There's a fantastic book called Snow Crash written by Neal Stephenson. It touches on a ton of subjects including history, linguistics, religion, and computer science. The main part of it that I love is the idea of the 'Metaverse'. Basically, there's a publicly accessible virtual world. Anyone with a computer can access it. When you log in, you're represented by an avatar. This avatar you have to either script yourself or purchase from some other place.
The history of it is that it was initially this blank place. There was nothing there. It was subdivided into plots of land, which you could purchase (or grab for free in the beginning). Within your plot of land, you could program in and model anything. In the rest of the world you can program and model most things, with some restrictions (you can't kill people in the public areas, and you can only kill people if it's been programmed in, etc.). The general idea is that everything is made by the users: it starts off a blank slate. Transportation, combat, avatars, everything is made by the users over time.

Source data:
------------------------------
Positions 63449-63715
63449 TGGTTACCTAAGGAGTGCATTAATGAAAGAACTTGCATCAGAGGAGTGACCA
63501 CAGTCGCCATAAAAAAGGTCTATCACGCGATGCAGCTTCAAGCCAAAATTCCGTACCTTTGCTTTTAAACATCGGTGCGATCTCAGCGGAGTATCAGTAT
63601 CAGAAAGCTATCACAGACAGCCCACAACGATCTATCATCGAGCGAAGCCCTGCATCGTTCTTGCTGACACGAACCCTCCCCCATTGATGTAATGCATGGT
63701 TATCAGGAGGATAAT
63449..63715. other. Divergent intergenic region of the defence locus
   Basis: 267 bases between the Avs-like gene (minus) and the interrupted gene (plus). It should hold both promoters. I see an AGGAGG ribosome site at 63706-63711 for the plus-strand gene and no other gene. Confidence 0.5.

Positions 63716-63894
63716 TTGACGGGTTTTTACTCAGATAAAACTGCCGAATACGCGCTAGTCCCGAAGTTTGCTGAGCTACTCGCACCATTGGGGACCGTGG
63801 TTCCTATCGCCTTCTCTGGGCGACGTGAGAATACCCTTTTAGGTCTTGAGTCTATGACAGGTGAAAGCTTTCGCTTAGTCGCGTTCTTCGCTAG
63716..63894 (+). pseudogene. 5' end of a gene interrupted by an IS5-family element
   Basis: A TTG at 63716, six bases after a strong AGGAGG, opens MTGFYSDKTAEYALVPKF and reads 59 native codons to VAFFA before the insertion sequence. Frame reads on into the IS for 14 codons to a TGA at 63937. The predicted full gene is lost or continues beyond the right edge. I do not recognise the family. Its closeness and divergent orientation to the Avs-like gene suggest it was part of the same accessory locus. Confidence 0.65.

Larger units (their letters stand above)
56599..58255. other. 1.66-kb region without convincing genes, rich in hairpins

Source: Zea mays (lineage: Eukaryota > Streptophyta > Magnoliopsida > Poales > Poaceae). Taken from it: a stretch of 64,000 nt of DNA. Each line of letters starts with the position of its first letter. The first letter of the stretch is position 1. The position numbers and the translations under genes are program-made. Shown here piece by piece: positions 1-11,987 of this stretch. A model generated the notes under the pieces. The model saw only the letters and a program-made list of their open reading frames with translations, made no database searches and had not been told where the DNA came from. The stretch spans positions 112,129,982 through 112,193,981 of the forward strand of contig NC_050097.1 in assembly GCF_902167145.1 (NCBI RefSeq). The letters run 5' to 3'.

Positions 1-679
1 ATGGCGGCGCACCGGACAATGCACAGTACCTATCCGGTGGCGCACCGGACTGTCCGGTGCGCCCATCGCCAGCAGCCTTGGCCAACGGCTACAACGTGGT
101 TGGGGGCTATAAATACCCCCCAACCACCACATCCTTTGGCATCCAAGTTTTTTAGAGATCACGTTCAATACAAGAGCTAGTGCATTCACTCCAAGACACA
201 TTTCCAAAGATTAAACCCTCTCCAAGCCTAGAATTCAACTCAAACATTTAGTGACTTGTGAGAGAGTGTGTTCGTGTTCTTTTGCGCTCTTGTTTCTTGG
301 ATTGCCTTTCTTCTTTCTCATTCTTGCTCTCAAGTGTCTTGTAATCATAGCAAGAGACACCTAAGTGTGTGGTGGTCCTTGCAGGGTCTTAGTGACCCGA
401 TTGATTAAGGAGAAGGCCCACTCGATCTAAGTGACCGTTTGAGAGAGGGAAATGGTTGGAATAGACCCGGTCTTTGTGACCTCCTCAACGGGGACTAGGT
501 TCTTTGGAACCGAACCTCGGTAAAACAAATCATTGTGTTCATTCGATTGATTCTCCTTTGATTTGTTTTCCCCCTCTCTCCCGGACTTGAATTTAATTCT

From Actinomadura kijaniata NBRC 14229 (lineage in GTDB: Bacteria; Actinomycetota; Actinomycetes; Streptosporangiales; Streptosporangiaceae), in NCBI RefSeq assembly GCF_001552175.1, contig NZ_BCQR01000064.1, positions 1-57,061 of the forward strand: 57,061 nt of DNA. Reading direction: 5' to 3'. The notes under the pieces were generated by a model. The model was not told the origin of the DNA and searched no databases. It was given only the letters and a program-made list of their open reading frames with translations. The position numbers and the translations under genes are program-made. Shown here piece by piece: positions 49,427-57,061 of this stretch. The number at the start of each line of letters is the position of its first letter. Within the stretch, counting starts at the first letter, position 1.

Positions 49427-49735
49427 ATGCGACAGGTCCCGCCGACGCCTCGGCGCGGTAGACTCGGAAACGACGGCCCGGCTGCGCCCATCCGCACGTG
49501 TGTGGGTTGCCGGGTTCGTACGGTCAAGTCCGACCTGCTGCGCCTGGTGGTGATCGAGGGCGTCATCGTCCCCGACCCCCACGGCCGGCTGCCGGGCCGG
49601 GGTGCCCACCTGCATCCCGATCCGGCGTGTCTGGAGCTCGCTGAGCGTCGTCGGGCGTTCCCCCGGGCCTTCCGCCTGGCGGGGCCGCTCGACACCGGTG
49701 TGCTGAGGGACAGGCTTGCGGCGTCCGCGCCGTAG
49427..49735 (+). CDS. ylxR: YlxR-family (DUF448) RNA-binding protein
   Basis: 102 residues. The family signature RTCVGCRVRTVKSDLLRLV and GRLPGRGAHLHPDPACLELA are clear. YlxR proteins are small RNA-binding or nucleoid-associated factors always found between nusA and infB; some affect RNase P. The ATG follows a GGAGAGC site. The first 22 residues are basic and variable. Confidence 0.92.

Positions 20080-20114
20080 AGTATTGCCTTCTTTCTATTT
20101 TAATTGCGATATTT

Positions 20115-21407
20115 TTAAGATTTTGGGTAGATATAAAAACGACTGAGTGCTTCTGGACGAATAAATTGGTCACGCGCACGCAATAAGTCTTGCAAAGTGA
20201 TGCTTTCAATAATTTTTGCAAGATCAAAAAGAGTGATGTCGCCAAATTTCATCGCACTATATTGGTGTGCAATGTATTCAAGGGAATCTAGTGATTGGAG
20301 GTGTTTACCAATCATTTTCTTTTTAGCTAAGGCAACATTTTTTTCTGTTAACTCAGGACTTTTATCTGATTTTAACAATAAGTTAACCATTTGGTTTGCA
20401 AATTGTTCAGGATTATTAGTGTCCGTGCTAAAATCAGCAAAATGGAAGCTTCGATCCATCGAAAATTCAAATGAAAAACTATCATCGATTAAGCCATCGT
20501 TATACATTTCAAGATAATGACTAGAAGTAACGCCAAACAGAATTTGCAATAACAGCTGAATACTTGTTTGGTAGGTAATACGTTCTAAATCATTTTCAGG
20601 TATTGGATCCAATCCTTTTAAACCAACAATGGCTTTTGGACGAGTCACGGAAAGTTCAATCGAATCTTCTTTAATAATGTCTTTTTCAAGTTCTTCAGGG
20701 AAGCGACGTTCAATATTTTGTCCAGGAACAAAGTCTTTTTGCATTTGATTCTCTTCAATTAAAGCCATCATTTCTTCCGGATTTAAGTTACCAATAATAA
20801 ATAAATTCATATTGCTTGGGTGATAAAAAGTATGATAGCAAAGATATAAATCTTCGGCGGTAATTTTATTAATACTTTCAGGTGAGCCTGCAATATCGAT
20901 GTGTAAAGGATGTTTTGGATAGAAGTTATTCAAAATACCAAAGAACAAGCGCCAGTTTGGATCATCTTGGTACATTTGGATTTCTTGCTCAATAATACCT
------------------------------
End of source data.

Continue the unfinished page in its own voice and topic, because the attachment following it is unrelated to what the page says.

With the rise in accessibility of VR tech such as the Rift and some of the other newer options, this becomes a possibility. I don't have anywhere near the expertise to implement it though.
There are of course, some attempts to make this. Second Life, Habitat, Active Worlds, and There are a few that I found. They're in various stages of activity, with Second Life being far and away the most widely used. However, there are definitely a few differences between these attempts at 'metaverses' and a wider interpretation. For one, there is limited modeling. Secondly, it's difficult to feel like its a real world because of graphical limitations. Thirdly, the scripting environment, while good, isn't perfect. Ideally, the scripting will be easy enough to pick up that anyone can get into and learn coding from it, but complicated enough that you can literally do anything with it.
Photo: Alvord Desert